In similar vein a year ago, even Forbes business magazine denounced the thinking behind the budget-balancing fetish, and the austerity policies that went with it:
In a new paper presented at Jackson Hole last week, the economists Alan Auerbach and Yuriy Gorodnichenko showed that, contrary to popular belief, fiscal expansion after a major financial shock such as that in 2008 did not cause debt/GDP ratios to rise. In fact, the researchers found that debt could become more sustainable, not less, after fiscal stimulus. For a sample of developed countries, we find that government spending shocks do not lead to persistent increases in debt-to-GDP ratios or costs of borrowing, especially during periods of economic weakness. Indeed, fiscal stimulus in a weak economy can improve fiscal sustainability along the metrics we study.
Fiscal stimulus works. What a pity we did not allow ourselves to do it, much.
Why then, does the Ardern government continue to genuflect at this altar? Answer: because politically speaking, it feels it has to, or face being crucified in the media for its alleged ‘radicalism’. For the record, the current evidence should be of some small comfort to former Greens leader Russel Norman, who had suggested mildly – in the wake of the GFC – that New Zealand might also benefit from enacting a form of the “quantitative easing” stimulus practiced successfully by the Obama administration.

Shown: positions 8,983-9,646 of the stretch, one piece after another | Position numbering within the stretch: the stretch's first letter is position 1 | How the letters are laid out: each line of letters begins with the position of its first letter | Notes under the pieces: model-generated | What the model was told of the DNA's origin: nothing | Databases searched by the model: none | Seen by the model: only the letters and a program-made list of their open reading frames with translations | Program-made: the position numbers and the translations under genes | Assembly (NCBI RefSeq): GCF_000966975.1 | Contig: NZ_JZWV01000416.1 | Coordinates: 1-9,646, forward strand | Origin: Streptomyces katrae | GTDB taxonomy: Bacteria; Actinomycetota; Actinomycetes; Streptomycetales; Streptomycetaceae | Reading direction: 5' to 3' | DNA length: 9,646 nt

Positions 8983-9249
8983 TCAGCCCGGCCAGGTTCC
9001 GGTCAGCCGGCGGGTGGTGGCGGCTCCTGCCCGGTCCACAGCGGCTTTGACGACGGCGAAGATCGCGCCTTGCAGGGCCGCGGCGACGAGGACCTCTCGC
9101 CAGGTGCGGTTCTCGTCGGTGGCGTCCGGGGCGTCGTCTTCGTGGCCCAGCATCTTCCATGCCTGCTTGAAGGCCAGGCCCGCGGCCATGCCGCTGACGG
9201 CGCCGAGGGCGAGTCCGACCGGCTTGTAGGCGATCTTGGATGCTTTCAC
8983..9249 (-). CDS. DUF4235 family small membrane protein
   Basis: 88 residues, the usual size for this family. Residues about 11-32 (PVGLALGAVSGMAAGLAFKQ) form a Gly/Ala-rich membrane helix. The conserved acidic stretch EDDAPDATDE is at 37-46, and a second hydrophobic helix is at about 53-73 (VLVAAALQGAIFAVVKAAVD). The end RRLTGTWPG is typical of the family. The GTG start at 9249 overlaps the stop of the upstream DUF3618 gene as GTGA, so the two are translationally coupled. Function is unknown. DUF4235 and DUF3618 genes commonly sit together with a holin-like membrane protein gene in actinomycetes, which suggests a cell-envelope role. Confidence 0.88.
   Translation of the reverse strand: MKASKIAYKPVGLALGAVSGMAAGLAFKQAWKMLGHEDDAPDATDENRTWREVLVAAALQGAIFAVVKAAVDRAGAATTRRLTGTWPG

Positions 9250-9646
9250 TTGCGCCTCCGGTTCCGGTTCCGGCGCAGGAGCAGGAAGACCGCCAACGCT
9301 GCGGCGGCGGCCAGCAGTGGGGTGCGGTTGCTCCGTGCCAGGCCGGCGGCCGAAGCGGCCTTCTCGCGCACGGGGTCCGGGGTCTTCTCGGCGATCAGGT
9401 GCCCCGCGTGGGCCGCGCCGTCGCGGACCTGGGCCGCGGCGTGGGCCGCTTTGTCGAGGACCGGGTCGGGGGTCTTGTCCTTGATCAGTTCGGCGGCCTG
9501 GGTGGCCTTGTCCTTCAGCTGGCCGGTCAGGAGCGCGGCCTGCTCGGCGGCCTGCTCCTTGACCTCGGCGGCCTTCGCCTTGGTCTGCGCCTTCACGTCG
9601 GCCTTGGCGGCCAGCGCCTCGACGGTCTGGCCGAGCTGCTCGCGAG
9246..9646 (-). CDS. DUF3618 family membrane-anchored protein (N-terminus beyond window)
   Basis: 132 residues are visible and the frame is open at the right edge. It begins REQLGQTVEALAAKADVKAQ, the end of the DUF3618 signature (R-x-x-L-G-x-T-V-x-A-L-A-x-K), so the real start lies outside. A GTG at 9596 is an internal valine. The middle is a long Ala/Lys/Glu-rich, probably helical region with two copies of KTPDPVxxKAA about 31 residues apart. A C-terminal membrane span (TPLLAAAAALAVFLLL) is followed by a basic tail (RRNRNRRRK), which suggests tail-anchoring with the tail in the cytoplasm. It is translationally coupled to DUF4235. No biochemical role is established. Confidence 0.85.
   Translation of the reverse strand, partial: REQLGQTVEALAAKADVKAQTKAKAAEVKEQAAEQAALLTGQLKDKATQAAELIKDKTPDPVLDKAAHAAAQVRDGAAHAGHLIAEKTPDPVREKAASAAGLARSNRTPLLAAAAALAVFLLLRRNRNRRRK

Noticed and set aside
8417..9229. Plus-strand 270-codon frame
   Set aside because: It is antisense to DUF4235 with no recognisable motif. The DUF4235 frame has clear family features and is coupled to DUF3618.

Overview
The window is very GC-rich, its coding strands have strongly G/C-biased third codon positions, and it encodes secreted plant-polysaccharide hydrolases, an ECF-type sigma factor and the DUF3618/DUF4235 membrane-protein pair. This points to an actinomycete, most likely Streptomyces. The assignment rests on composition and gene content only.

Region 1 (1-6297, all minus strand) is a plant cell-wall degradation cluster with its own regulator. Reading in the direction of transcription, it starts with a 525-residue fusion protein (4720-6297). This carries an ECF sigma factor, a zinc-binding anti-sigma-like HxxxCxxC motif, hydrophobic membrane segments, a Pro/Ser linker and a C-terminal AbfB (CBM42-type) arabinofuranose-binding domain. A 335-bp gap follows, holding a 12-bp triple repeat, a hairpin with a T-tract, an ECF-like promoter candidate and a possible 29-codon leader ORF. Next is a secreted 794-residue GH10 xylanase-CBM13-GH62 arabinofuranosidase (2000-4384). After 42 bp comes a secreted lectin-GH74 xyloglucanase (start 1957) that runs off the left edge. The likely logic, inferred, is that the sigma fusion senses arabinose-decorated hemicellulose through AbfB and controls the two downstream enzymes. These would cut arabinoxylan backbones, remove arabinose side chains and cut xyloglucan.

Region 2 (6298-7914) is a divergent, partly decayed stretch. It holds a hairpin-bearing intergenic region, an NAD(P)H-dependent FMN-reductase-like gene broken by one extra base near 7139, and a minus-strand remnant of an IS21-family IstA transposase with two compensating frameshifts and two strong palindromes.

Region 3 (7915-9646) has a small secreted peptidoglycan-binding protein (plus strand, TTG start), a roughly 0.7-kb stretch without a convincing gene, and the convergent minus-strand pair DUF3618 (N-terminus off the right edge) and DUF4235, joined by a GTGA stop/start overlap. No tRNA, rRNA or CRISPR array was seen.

At the time, Norman was decried by the p.c. likes of John Key (and much of the mainstream media) for allegedly advocating “printing money” – and the whole episode was taken as evidence as to why those madcap Greens shouldn’t be let anywhere near the levers of the economy. In fact, and to repeat: it was the pro-austerity brigade that failed the GFC challenge, and it was the neo-Keynesians who advocated government intervention to stimulate the economy who have been entirely vindicated: